In the forty years since the Boldt Decision, tribes have grown in population, influence, and economy.

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"A couple times a week, we go catch fish . . . in the Columbia River and we bring them up here and we distribute them to tribal elders so they can actually have salmon again. And for many of them, they haven't had salmon for twenty years."
- Michael Marchand ( Colville ), NMAI Interview, August 2016

Salmon People cease to exist without salmon. To witness the return is spiritually invigorating.

"Despite massive harvest reductions, strategic use of hatcheries , and a huge financial investment in habitat restoration efforts over the past 40 years, the State of Our Watersheds report shows that we are failing to turn the tide on salmon recovery."

"2012 State of Our Watersheds Report," Northwest Indian Fisheries Commission, Olympia, WA

Every year, treaty tribes in western Washington publish a comprehensive report that outlines the quality of salmon habitats across the region.

"I regard Boldt as something more than a fishing-rights case. It is an Indian survival case. It is a case that gave the tribes the standing—the power—to sit down at the table with other governments as equals."
Al Ziontz, attorney, roundtable discussion on the Boldt Decision at Northwest Indian College, July 2005

Critical to the Boldt Decision was the ruling that treaty tribes were comanagers of salmon, along with state and federal governments.

Tulalip youth drum during the First Salmon Ceremony.

2016 State of Our Watersheds Report: Snohomish River Basin, Tulalip Tribes,
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"Our water boundaries have shrunk to just a tiny little box . We... Makah fishermen... fished from California into the Bering Sea. And today we're just in the box. And that's not who we are. And it creates a lot of tension among the fishermen. But despite the tension, they're still able to work on the water in a traditional way where everybody gets a fair shot and has a chance to catch their share."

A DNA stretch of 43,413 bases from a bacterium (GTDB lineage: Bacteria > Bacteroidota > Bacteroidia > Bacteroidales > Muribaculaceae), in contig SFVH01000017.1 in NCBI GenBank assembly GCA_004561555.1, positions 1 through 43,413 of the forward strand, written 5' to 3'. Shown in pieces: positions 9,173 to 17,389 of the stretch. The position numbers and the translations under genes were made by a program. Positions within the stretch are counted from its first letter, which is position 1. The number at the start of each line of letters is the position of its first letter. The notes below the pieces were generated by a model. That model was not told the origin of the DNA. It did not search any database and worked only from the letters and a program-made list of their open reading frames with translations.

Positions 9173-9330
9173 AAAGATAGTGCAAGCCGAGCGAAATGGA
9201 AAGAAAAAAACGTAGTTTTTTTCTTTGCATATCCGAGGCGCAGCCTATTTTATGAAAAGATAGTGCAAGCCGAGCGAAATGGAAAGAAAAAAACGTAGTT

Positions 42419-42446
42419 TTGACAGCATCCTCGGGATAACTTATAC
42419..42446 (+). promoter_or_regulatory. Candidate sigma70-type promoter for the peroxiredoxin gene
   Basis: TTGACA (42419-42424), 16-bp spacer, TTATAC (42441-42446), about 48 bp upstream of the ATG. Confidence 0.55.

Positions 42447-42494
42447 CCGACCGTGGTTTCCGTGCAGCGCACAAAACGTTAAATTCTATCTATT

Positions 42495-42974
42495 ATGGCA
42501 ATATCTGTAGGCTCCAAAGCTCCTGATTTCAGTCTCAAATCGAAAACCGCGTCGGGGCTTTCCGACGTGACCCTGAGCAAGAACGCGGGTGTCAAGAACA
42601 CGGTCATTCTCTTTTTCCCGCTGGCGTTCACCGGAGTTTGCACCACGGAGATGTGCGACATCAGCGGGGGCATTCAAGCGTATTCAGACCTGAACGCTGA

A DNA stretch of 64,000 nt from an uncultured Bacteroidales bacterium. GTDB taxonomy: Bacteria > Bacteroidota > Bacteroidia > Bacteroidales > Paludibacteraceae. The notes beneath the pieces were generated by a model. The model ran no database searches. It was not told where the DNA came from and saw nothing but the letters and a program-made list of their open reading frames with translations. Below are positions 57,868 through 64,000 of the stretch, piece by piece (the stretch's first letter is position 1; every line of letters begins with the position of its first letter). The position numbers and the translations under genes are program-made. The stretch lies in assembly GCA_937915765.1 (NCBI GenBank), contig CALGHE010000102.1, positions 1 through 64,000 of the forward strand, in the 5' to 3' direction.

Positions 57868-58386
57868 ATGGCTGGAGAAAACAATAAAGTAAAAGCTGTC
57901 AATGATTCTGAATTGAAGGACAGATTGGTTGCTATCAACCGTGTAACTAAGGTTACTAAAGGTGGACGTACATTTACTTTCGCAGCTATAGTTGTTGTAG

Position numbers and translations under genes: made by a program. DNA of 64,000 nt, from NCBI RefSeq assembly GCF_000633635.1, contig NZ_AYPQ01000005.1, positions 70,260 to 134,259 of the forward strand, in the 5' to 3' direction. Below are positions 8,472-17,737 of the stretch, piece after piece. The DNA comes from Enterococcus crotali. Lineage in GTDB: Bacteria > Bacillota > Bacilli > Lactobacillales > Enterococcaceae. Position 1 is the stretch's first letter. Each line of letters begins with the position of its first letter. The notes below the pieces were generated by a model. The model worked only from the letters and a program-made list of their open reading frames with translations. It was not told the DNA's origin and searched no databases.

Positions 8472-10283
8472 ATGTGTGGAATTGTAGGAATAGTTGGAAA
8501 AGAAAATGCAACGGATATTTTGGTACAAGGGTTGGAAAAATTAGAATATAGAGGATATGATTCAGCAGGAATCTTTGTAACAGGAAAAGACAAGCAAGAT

Greg Colfax (Makah), NMAI Interview, July 2016

When Boldt ruled that treaties guaranteed fifty percent of the fishing harvest to Indian fishers, including off reservation fishing, he looked to historical maps to determine these usual and accustomed boundaries. Reaching consensus from these maps is a challenge. For instance, the Makah are one of several Native Nations who may have had ancestral hunting and fishing grounds reduced as a result of the Boldt Decision.

"The Boldt Decision came down and all of a sudden people said, 'I am going fishing,' and they did. Pretty soon another dash of cold water comes down, and that dash of cold water was that they ran out of fish."
Wallace Heath, Lummi Aquaculture Project, from roundtable discussion on the Boldt Decision at Northwest Indian College, July 2005

Indians and non-Indians alike felt the sting of salmon depletion; the Boldt Decision did not restore salmon at the pounding of a gavel. Salmon runs are still a fraction of what they used to be.